International Association for the Fantastic in the Arts

Call for Papers for the 42nd Annual International Conference on the Fantastic in the Arts, Climate Change and the Anthropocene

By In CFP, IAFA, ICFA On October 26, 2020

Call for Papers for the 42nd Annual International Conference on the Fantastic in the Arts, Climate Change and the Anthropocene

March 18-21, 2021

ICFA 42 will be a virtual event.

*Submissions portal opens 2 November and closes 29 November*

Since the turn of the millennium, the term Anthropocene has been widely popularized to describe the massive changes humanity has inflicted upon the planet through our technologies and ways of living—influences so substantial that some believe we have entered into a new geological epoch. Climate change, and its related crises of ecological damage, forced migrations as weather and arable land shift, and mass extinctions of nonhuman species, are imaginative and materially entwined. Climate change asks us to think in spatial and temporal scales that exceed human lifetimes and perceptions, while the concept of the Anthropocene encourages us to think in global, perhaps cosmic registers about humanity’s pasts and possible futures.

Amitov Ghosh suggests in The Great Derangement (2017) that among the difficulties of confronting climate change is the fact that it is “unthinkable” via the conventions of realist fiction. Taking our cue from Ursula K. Le Guin’s phrase “realists of a larger reality” in her acceptance speech for the Medal for Distinguished Contributions to American Letters, IAFA 42 (March 18-21, 2021) will explore the power of fantastic genres to make climate change and other crises of the Anthropocene visible and intelligible. How have fantastic genres helped us represent and respond to this reality? How might these genres offer us new ways for thinking about humanity, our planet, and the complex entanglements between them? How might we reimagine ourselves and the future in the face of climate change? We welcome papers and panel proposals addressing these and related questions across any genre, every language, and across all media of the fantastic. We encourage submissions about Black authors, filmmakers and creators, and by Black scholars.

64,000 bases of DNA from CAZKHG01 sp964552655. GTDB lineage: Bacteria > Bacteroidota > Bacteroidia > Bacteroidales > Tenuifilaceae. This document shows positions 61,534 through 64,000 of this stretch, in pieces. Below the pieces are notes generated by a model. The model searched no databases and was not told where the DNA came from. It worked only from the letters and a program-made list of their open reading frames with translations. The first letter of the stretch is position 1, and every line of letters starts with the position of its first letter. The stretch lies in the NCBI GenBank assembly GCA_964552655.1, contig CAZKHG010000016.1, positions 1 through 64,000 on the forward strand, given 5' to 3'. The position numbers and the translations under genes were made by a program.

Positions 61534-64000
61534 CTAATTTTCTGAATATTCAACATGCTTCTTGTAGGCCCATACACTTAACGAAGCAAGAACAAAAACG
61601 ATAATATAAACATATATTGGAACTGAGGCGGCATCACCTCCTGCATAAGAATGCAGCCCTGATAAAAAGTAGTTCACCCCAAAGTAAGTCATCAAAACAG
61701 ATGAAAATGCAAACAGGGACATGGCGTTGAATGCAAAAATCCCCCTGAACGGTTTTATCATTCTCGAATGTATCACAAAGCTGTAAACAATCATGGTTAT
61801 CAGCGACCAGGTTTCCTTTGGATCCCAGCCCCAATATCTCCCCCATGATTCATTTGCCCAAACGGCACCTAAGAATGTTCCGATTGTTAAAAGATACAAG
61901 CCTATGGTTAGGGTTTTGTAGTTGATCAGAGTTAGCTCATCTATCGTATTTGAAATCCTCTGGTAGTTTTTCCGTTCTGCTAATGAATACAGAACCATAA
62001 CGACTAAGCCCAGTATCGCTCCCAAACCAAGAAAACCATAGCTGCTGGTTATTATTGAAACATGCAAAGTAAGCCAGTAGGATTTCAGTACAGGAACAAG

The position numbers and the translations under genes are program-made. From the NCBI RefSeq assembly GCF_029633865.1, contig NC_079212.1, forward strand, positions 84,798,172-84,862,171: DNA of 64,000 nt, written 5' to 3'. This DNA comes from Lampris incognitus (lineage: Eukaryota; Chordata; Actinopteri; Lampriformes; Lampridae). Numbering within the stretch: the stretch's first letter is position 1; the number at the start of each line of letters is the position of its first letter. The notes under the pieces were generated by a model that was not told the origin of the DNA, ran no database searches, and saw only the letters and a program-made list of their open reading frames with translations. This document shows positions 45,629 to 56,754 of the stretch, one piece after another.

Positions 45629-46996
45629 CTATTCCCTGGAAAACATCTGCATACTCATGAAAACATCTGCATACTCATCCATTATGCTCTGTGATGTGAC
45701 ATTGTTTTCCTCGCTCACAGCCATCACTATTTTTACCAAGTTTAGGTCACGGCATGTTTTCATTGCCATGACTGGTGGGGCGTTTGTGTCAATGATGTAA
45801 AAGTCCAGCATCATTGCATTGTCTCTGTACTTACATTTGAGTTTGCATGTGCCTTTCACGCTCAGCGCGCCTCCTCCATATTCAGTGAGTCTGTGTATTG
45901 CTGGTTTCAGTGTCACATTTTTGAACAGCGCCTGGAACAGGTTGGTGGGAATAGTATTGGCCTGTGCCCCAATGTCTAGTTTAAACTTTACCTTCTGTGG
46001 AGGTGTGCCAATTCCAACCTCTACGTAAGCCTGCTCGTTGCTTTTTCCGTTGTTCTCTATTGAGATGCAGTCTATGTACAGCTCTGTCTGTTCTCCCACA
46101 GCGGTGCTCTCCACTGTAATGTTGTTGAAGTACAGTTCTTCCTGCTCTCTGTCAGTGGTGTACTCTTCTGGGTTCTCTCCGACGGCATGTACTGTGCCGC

Possible topics might include, but are not limited to:
• Texts engaging questions of eco-horror aesthetics and themes
• Environmental racism
• Critiques of the term Anthropocene from a Critical Race Studies perspective, and those from the intersection of Black Studies and the Environmental Humanities.
• Non-anglophone speculative fictions related to the anthropocene
• Fantastic texts by that explore indigenous worldviews on ecology
• Analyses of how specific motifs or themes emerge and change with time, such as climate-driven apocalypse or images of urban worlds
• Texts that imagine innovative technologies and/or new lifeways that offer new patterns for human habitation
• Texts or other media that interrogate questions of ontology, especially humanity’s relationship with other life
• Engagements with alternative terms used to frame our present era—Donna Haraway’s Cthulhucene, Jason Moore’s Capitalocene, and the like
• Work emerging from ecocritical frameworks and methodologies
• Work emerging from posthumanist frameworks and methodologies, especially human-animal studies
• Work emerging from environmental humanities and petrocultures frameworks and methodologies
• Dystopian and/or utopian responses to climate change
• YA and children’s literature and its distinct strategies for representing climate change
• Work on significant authors of ecologically themed works, such as Kim Stanley Robinson or N.K. Jemisin or the subgenre solarpunk
• Analyses of texts or other media that question the human/animal boundary
• The role of fantastic texts in offering new theoretical rubrics for thinking about climate change and the Anthropocene

The conference will feature Guest Scholar Stacy Alaimo (University of Oregon) and Guest of Honor Jeff Vandermeer. We encourage proposals that engage the work of these two distinguished guests.

The IAFA Portal open for submissions on 2 November and close on 29 November, URL forthcoming.

We are pleased to announce that the themes for our 2022 and 2023 conferences will be “Fantastic Alterities” and “The Black Fantastic: The African Diaspora and Speculative Fiction”, respectively.

Submission process:

Paper or session proposals will go to the appropriate Division Head as usual.
Once accepted, the author may choose one of the following formats:
• Papers will only be accepted in .pdf, maximum 2000 words.
• Presentations will be accepted in PowerPoint or MP4 format, and should be between 10-15 minutes.

The papers/presentations must be read before the sessions, which will be limited to discussing of them. Authors will not be allowed to summarize them due to time limitations.

Panels will be synchronous, limited to 3-4 participants, and proposals should be sent to the appropriate Division Head, or to the 1st VP.

More information forthcoming at

Dates to remember:

The submissions portal will open Monday 2 November
Submissions will be due Sunday 29 November 11:59 p.m. (all time Eastern US)
ALL registration ends on Monday 22 February 11:59 p.m.
Papers/Presentations due Monday 1 March 11:59 p.m.